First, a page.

Toilet sex carries “expectation of privacy” says ACLU

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The American Civil Liberties Union yesterday filed court papers in support of US Senator Larry Craig’s fight to have his conviction for soliciting sex in an airport toilet overturned.

The ACLU brief cited a Minnesota Supreme Court ruling that people having sex in a closed toilet cubicle in a public toilet have an “expectation of privacy” and if the Senator was attempting to engage an undercover police officer for sex he was not acting illegally.

The Republican party Senator was arrested on June 11th by an undercover police officer in a Minneapolis airport men’s room, who said the Idaho politician had engaged in conduct “often used by persons communicating a desire to engage in sexual conduct.”

This included tapping his toes and placing his hand palm upwards under a toilet cubicle, both cruising signals.

Minutes later he was arrested for disorderly conduct.

Craig denied soliciting for sex, saying “I’m not gay. I don’t do these kinds of things,” according to an audio tape released by police.

He denied that he had used foot and hand gestures to signal interest in a sexual encounter.

Despite a pledge to resign, he later announced he would challenge his guilty plea and claimed that he admitted to the charge in a panic to avoid triggering a story about his sexuality in his hometown newspaper.

“The government cannot prove beyond a reasonable doubt that Senator Craig was inviting the undercover officer to engage in anything other than sexual intimacy that would not have called attention to itself in a closed stall in the public restroom,” the ACLU said.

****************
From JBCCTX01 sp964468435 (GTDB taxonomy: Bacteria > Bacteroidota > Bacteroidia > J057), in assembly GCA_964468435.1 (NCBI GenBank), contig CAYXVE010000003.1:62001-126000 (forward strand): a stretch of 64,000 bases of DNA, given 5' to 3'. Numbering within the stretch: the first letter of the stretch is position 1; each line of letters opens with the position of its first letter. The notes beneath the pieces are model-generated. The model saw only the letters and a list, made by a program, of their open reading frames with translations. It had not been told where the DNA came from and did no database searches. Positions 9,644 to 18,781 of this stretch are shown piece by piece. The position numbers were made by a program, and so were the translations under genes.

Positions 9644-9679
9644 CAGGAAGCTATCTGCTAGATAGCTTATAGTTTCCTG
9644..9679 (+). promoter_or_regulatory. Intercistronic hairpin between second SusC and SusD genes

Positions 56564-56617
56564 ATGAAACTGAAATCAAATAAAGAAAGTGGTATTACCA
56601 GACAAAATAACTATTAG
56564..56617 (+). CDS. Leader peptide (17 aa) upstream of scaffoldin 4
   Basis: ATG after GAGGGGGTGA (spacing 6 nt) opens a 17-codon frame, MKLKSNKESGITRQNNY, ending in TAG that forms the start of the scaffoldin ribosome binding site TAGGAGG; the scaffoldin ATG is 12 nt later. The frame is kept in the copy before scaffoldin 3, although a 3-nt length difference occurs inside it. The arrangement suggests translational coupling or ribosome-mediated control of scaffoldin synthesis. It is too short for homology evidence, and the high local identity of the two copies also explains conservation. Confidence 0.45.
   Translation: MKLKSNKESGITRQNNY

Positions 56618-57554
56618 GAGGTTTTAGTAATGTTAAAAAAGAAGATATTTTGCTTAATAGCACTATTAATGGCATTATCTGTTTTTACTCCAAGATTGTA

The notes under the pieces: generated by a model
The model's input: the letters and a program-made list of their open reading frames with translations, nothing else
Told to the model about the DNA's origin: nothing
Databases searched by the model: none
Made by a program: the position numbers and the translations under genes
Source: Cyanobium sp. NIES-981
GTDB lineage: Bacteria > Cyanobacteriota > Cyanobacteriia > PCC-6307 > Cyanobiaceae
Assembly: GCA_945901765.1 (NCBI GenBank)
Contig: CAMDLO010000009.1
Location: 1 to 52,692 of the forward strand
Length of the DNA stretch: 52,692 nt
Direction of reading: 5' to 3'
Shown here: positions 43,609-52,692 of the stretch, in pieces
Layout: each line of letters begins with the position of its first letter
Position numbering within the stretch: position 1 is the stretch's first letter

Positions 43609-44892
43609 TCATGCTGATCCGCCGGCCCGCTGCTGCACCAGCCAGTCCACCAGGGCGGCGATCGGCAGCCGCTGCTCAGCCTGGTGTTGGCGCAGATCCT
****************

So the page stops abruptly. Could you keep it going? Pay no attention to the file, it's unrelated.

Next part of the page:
His lawyers last week lodged a 96-page brief with the Minnesota Court of Appeals explaining why they think the charges should be thrown out.

They argue that his actions fall short of the definition of disorderly conduct, and that the ‘signals’ were initiated by the arresting officer.

“First, disorderly conduct, by statutory definition, must affect ‘others.’

“It is not sufficient that a single person, in this case Sgt. Karsnia, be affected,” the lawyers brief said according to

“Sgt. Karsnia invited the alleged intrusion.”

Senator Craig has pledged to serve out the remainder of his Senate term, which ends in January 2009.

In September the ACLU argued that the government can arrest people for soliciting public sex only if it can show beyond doubt that the sex was to occur in public.

Solicitation for private sex, regardless if it occurs in a bar or a restroom, is protected speech under the First Amendment of the US Constitution.

When free speech rights come into play, police enforcement actions must be “carefully crafted” so that they don’t unnecessarily ensnare people who are engaging in constitutionally protected speech.

The secret sting operation used by the police to arrest Senator Craig was not “carefully crafted” to avoid ensnaring innocent speech, says the ACLU.

Alternatively, posting a sign that the restroom is being monitored is an effective means of deterring public sex without risking trampling on free speech rights and illegally trapping someone who might not intend to have sex in public in the first place.

In fact, many law enforcement agencies, including the Minneapolis Police Department and the US Department of Justice, recommend signs rather than secret sting operations as enforcement mechanisms.

“The real motive behind secret sting operations like the one that resulted in Senator Craig’s arrest is not to stop people from inappropriate activity,” said Anthony Romero, Executive Director of the ACLU.

“It is to make as many arrests as possible – arrests that sometimes unconstitutionally trap innocent people.”